Most people in the Tacoma area have never gone through bankruptcy protection before. While there’s a good chance you know someone who has, you probably know few details about their experience, such as whether they filed for Chapter 7 or Chapter 13 bankruptcy.
If you are now thinking about bankruptcy for yourself, it’s important that you understand the difference between these forms of bankruptcy. Chapter 7 and Chapter 13 bankruptcy are the most popular forms of personal bankruptcy protection. Both help people get out of debt, but they work in different ways.
Chapter 7 bankruptcy
Also known as “liquidation bankruptcy,” Chapter 7 bankruptcy is the most commonly used filing. It works by reducing or eliminating most forms of debt, such as credit card debt and medical bills. In exchange, the debtor sells most of their assets (with some important exceptions), and their creditors accept the proceeds. To qualify for Chapter 7, your income must fall below a certain level. This is known as the means test. For example, in Washington State, households of four individuals that file after May 1 of this year cannot have a monthly income of more than $8,956.75 or an annual income of $107,481.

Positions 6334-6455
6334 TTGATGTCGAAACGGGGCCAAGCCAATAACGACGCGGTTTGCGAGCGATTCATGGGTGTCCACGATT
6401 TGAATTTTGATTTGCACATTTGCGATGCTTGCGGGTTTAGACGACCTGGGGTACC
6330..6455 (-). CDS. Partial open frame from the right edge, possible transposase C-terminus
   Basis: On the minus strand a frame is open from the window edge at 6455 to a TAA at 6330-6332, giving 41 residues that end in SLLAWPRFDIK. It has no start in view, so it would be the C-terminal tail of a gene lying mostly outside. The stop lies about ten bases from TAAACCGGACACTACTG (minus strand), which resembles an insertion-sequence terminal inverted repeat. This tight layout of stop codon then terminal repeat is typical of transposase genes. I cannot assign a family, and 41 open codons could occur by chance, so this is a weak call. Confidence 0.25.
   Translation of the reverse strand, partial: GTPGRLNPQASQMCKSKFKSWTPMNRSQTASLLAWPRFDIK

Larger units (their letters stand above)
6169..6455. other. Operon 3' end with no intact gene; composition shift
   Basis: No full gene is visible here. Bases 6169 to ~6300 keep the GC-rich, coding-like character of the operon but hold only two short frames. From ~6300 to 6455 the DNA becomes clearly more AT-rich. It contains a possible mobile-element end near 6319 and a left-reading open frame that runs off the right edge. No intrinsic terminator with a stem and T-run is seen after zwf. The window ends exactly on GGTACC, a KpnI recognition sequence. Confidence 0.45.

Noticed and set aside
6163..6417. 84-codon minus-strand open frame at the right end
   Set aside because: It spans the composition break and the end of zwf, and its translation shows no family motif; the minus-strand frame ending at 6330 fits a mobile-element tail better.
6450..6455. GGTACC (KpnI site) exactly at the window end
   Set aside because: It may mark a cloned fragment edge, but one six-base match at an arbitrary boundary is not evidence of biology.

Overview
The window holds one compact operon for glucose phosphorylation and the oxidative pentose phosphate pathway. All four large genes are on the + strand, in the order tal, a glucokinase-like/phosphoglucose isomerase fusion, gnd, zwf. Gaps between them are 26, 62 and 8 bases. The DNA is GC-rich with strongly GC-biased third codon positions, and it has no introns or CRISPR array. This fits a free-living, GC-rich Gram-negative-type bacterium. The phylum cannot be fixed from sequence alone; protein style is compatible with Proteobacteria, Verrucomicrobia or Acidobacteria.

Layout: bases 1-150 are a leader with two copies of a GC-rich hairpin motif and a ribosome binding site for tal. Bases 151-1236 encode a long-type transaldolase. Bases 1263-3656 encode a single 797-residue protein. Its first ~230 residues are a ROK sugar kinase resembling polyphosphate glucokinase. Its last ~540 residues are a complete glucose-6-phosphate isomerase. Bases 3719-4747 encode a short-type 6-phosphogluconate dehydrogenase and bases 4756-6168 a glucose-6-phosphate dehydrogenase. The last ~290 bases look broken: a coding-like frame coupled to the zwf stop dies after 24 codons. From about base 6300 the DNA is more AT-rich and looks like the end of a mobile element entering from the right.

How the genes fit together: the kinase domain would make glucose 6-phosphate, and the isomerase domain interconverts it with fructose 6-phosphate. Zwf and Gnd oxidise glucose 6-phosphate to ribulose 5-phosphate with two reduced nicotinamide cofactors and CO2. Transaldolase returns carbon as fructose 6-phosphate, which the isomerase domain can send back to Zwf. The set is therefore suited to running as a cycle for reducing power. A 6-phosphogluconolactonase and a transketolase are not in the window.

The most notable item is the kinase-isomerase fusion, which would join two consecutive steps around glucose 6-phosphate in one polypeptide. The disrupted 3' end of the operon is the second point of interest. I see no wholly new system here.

Chapter 13 bankruptcy
Chapter 13 bankruptcy is sometimes called “reorganization bankruptcy.” Instead of eliminating your debt and requiring you to sell your assets, you and your creditors agree to a monthly repayment plan that typically lasts three to five years. Thus, you are more likely to keep your home, your vehicle and other valuable assets. Chapter 13 bankruptcy tends to work better for those with a steady and significant source of income.
Your choice of bankruptcy protection should fit your family’s financial situation and particular needs. To know for sure what the best way for you to deal with your debt is, you should consider speaking with a bankruptcy attorney.